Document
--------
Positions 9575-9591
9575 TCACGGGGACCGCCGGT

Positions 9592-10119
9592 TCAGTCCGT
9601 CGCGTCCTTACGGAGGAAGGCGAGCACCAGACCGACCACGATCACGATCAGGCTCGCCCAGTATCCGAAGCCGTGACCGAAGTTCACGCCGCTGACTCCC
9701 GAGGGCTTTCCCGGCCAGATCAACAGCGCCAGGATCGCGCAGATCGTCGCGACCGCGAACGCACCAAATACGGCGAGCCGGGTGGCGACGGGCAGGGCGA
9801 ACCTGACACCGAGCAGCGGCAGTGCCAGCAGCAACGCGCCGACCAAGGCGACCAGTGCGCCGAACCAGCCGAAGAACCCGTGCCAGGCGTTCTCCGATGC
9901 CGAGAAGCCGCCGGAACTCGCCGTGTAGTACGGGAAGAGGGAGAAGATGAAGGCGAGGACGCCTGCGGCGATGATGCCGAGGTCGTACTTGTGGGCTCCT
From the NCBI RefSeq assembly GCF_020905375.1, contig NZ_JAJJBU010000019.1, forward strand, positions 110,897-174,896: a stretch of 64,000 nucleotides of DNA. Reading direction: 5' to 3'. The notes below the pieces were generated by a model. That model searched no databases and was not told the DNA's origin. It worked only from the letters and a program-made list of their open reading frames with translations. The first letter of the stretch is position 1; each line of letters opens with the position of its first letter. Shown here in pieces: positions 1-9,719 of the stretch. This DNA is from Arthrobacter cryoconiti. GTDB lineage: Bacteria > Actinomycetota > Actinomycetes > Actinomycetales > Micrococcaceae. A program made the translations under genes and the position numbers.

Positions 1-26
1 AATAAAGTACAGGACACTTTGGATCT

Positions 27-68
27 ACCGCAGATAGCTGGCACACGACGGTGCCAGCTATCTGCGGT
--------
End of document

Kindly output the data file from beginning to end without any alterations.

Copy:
Positions 9575-9591
9575 TCACGGGGACCGCCGGT

Positions 9592-10119
9592 TCAGTCCGT
9601 CGCGTCCTTACGGAGGAAGGCGAGCACCAGACCGACCACGATCACGATCAGGCTCGCCCAGTATCCGAAGCCGTGACCGAAGTTCACGCCGCTGACTCCC
9701 GAGGGCTTTCCCGGCCAGATCAACAGCGCCAGGATCGCGCAGATCGTCGCGACCGCGAACGCACCAAATACGGCGAGCCGGGTGGCGACGGGCAGGGCGA
9801 ACCTGACACCGAGCAGCGGCAGTGCCAGCAGCAACGCGCCGACCAAGGCGACCAGTGCGCCGAACCAGCCGAAGAACCCGTGCCAGGCGTTCTCCGATGC
9901 CGAGAAGCCGCCGGAACTCGCCGTGTAGTACGGGAAGAGGGAGAAGATGAAGGCGAGGACGCCTGCGGCGATGATGCCGAGGTCGTACTTGTGGGCTCCT
From the NCBI RefSeq assembly GCF_020905375.1, contig NZ_JAJJBU010000019.1, forward strand, positions 110,897-174,896: a stretch of 64,000 nucleotides of DNA. Reading direction: 5' to 3'. The notes below the pieces were generated by a model. That model searched no databases and was not told the DNA's origin. It worked only from the letters and a program-made list of their open reading frames with translations. The first letter of the stretch is position 1; each line of letters opens with the position of its first letter. Shown here in pieces: positions 1-9,719 of the stretch. This DNA is from Arthrobacter cryoconiti. GTDB lineage: Bacteria > Actinomycetota > Actinomycetes > Actinomycetales > Micrococcaceae. A program made the translations under genes and the position numbers.

Positions 1-26
1 AATAAAGTACAGGACACTTTGGATCT

Positions 27-68
27 ACCGCAGATAGCTGGCACACGACGGTGCCAGCTATCTGCGGT